The good news is that the local production cost of our favourite meat has dropped since 2015, making our locally raised chickens more internationally competitive. South African chicken farmers are also becoming more efficient. This is according to benchmarks like the number of broiler chickens produced per worker and the average live weight per bird produced.
All this helps our farmers to produce chickens at 10% to 20% cheaper than most European Union countries, says the report, based on 2017 data. The report is produced by Wageningen University and Research in the Netherlands, one of the world’s top agricultural universities.
The bad news is that we are still not as efficient as Brazil and the United States, the world’s top chicken-producing countries. Also, local production is not growing, even though we’re eating much more chicken. This is due to high feed costs (caused by years of drought) and the effect of cheap chicken imports.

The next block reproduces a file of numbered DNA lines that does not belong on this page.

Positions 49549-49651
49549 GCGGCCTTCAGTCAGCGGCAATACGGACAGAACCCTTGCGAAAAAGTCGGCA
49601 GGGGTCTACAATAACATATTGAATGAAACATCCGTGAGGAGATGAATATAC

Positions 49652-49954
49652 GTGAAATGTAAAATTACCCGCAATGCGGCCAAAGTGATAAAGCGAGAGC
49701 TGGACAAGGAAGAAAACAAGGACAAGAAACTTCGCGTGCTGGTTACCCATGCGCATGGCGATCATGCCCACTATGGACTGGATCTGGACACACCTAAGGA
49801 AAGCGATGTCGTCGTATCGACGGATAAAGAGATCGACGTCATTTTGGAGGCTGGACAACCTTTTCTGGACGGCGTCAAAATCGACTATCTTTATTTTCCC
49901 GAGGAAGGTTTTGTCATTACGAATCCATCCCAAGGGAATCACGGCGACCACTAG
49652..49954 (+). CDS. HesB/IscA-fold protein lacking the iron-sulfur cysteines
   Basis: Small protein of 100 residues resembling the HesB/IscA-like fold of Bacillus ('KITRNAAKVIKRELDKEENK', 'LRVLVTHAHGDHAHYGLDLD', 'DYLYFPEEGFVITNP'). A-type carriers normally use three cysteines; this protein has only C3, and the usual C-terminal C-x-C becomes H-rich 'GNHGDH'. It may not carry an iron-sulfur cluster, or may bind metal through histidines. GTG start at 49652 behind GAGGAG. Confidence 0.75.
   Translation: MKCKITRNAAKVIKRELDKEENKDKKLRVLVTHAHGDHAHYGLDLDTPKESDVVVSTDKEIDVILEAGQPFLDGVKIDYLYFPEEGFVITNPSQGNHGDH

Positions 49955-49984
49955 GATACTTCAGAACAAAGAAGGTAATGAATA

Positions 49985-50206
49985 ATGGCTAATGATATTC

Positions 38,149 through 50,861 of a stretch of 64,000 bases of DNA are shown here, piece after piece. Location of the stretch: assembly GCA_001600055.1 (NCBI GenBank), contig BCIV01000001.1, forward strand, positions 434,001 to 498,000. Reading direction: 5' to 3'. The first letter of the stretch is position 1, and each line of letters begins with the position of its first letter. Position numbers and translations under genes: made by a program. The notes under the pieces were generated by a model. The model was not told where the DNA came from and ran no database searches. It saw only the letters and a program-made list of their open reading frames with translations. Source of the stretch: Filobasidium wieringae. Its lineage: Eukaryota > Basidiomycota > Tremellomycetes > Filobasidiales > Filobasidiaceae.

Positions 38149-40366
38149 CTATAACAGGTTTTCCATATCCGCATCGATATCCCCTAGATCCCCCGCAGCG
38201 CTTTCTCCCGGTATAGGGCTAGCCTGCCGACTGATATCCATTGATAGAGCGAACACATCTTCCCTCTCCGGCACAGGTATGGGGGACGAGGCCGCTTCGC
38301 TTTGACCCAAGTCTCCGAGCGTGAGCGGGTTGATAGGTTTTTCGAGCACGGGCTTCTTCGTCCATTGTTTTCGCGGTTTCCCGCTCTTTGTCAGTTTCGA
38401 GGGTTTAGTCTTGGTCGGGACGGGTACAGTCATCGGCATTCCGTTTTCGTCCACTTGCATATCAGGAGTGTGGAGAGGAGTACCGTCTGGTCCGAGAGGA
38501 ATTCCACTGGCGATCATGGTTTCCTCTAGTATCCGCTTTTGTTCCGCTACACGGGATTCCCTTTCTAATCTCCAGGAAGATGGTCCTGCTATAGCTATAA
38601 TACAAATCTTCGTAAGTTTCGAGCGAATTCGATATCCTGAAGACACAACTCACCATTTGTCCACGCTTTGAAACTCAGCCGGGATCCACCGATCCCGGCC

The pace of imports is also increasing rapidly. “Between 2000 and 2010, 14% of additional consumption was supplied by imports. Of the additional consumption that occurred between 2010 and 2017, 73% was imported and only 27% was produced domestically,” noted BFAP.
All in all, the report places South Africa joint sixth (with Russia) out of 16 major chicken producing countries.
In the report, BFAP shows that chicken remains by far the most popular meat source for South African consumers, way ahead of beef, sheep and pork. Chicken accounts for 65% of South African meat production, the report says.